The Warren County Commission voted 3-0 Monday to adopt the first five articles of an updated zoning order.
County officials said the changes in the zoning order are necessary with the continuing growth of population in the county, which has risen 33 percent in the last decade.
“We hope this will promote more growth, but not let us lose our sense of home in this county,” said Lynn Gluntz, Warren County Planning and Zoning administrator.
The update includes some changes to the county’s zoning maps, which Gluntz said provides for more specific zones.
“Before, we had commercial/industrial zoning, which was a much broader term,” she said. “Now we have two (types) of commercial zones and two industrial. Properties along Interstate 70, Highway 47 and a few on Highway TT will now be zoned either Commercial 1 or Commercial 2. Those types of properties were in the business district already.”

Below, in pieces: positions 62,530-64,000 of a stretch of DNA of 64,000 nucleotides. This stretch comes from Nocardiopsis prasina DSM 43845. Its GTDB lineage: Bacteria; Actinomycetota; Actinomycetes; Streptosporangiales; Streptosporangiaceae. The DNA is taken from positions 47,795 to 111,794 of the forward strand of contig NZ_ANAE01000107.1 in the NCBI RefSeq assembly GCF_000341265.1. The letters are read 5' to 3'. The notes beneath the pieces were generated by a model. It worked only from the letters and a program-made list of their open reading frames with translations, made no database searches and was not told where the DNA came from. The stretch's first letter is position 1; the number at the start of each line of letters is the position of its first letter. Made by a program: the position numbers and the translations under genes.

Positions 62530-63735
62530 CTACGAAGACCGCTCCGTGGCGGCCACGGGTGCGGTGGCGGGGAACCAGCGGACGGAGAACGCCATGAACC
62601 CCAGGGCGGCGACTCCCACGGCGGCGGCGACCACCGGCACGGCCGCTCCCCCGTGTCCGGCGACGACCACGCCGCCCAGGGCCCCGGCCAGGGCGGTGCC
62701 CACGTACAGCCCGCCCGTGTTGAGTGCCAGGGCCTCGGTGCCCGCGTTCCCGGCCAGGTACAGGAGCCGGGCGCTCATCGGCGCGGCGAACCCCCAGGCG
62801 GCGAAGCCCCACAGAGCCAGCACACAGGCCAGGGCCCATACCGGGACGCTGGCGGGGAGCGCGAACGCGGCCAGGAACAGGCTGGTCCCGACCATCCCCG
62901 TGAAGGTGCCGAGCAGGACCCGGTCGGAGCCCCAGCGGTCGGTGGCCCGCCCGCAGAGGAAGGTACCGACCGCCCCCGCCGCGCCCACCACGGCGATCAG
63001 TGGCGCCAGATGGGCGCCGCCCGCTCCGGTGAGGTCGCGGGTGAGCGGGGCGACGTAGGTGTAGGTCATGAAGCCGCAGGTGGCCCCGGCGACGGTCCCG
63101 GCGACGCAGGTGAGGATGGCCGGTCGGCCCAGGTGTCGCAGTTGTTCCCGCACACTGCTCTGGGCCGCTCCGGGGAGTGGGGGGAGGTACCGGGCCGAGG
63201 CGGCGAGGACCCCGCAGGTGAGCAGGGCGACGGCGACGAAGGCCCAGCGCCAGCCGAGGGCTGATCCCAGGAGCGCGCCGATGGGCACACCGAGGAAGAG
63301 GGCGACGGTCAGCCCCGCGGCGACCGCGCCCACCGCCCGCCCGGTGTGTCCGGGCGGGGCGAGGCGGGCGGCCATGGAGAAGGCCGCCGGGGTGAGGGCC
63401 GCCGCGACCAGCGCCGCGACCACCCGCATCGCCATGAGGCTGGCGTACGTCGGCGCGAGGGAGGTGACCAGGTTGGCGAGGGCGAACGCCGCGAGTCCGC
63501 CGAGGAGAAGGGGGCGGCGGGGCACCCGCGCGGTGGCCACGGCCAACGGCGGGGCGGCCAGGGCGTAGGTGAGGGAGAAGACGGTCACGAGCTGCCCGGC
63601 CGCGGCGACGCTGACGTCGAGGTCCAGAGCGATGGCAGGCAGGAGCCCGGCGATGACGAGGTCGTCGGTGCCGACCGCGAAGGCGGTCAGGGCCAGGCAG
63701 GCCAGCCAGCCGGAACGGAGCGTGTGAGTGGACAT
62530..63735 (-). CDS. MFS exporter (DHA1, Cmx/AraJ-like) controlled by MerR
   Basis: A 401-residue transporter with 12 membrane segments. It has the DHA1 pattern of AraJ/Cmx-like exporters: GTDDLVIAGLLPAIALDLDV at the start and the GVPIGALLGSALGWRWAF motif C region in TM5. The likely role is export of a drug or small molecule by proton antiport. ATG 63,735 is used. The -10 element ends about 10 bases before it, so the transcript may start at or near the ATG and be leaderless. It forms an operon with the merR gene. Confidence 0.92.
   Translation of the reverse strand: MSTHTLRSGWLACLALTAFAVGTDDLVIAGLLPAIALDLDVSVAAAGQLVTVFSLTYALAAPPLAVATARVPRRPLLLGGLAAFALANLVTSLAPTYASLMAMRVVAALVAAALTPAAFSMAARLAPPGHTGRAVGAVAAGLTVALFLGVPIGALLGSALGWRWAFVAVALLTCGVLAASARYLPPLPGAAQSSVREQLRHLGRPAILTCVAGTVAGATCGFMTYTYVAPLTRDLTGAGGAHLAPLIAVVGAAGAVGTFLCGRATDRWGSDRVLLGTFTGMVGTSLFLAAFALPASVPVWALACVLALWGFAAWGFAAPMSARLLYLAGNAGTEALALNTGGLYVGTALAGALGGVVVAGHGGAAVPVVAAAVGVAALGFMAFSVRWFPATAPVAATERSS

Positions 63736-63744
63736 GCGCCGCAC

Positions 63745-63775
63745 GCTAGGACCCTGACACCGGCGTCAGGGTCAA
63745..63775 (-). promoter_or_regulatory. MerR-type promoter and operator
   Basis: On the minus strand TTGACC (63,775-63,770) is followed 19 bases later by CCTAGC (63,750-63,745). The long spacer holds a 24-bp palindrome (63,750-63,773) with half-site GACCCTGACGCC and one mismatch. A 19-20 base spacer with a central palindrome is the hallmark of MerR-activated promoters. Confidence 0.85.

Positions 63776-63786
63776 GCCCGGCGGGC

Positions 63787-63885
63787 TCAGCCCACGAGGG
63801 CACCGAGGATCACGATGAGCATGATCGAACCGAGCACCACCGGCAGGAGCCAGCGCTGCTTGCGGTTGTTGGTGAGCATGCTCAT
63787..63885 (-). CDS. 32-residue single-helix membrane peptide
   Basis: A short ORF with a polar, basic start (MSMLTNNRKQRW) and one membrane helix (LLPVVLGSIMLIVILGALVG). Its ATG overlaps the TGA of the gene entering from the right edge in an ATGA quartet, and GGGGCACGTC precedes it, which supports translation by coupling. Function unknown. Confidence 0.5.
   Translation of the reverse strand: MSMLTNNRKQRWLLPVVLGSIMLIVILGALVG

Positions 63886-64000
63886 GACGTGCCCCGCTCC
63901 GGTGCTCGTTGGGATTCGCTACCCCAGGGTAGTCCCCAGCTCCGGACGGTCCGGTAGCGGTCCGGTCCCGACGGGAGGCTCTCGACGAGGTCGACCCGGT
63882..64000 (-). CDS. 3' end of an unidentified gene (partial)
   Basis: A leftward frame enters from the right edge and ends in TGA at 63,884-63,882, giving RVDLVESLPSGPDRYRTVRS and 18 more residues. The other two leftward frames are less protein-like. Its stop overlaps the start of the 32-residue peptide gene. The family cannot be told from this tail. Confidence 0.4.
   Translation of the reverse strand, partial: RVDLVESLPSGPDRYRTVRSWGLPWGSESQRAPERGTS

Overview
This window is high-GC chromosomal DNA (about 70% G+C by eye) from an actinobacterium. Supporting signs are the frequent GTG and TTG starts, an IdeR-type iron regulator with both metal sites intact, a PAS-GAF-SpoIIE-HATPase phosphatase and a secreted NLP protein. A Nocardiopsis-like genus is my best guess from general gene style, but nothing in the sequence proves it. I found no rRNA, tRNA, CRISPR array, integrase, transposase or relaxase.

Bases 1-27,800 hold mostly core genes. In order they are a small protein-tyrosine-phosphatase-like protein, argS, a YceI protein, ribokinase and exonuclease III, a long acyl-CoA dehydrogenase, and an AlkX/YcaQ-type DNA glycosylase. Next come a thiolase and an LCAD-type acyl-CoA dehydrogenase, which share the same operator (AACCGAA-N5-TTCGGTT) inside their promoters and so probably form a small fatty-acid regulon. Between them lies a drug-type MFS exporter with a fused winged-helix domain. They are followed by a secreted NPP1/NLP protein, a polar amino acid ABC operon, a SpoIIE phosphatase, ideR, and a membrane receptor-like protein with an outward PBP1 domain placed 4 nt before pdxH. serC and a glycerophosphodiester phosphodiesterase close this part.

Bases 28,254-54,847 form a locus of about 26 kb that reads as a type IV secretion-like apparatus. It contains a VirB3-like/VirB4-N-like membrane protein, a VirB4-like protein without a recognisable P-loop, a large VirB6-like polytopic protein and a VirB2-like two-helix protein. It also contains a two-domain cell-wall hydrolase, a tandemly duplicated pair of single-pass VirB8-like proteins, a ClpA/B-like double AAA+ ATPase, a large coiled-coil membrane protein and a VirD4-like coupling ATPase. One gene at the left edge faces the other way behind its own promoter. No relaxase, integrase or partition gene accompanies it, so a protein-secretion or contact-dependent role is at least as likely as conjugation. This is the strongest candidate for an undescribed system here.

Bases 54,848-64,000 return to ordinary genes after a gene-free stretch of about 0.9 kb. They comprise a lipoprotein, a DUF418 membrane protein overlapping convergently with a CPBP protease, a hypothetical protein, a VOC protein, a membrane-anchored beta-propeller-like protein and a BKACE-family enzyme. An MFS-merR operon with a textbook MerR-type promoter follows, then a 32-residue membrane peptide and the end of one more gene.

Gluntz said the new zoning map will also include two types of residential zoning, high density for property in or near higher populations and low density for properties in more rural areas.
“The new residential zoning will make it easier for people to come into the city limits as a city grows,” she said.
The new order, which has been in the making for the past four years, was adopted after a series of public hearings to gather input from citizens were held throughout the county since last May. Presiding Commissioner Arden Engelage said the biggest concerns from citizens were if the rezoning would change what they could do with their properties or if rezoning would raise taxes. He said it would not do either.
Something entirely new to the zoning order is setback requirements, or regulations that dictate how far a new building will be situated from the road and from nearby property lines, Gluntz said. People applying for building permits will receive a copy of these requirements in their permit packets.
Northern District Commissioner Dan Hampson said the logic behind these requirements is to help quell property line disputes involving an existing structure.
“Many times when there’s land or border dispute and you have a structure along that property line it just complicates the situation,” he said. “Putting distance between property lines and structures will help make better neighbors.”
Gluntz said planning and zoning officials will begin this week working on the next five of the 16 articles of the zoning order.
The original zoning order was adopted in 1985 and hasn’t been updated since Aug. 1, 1994.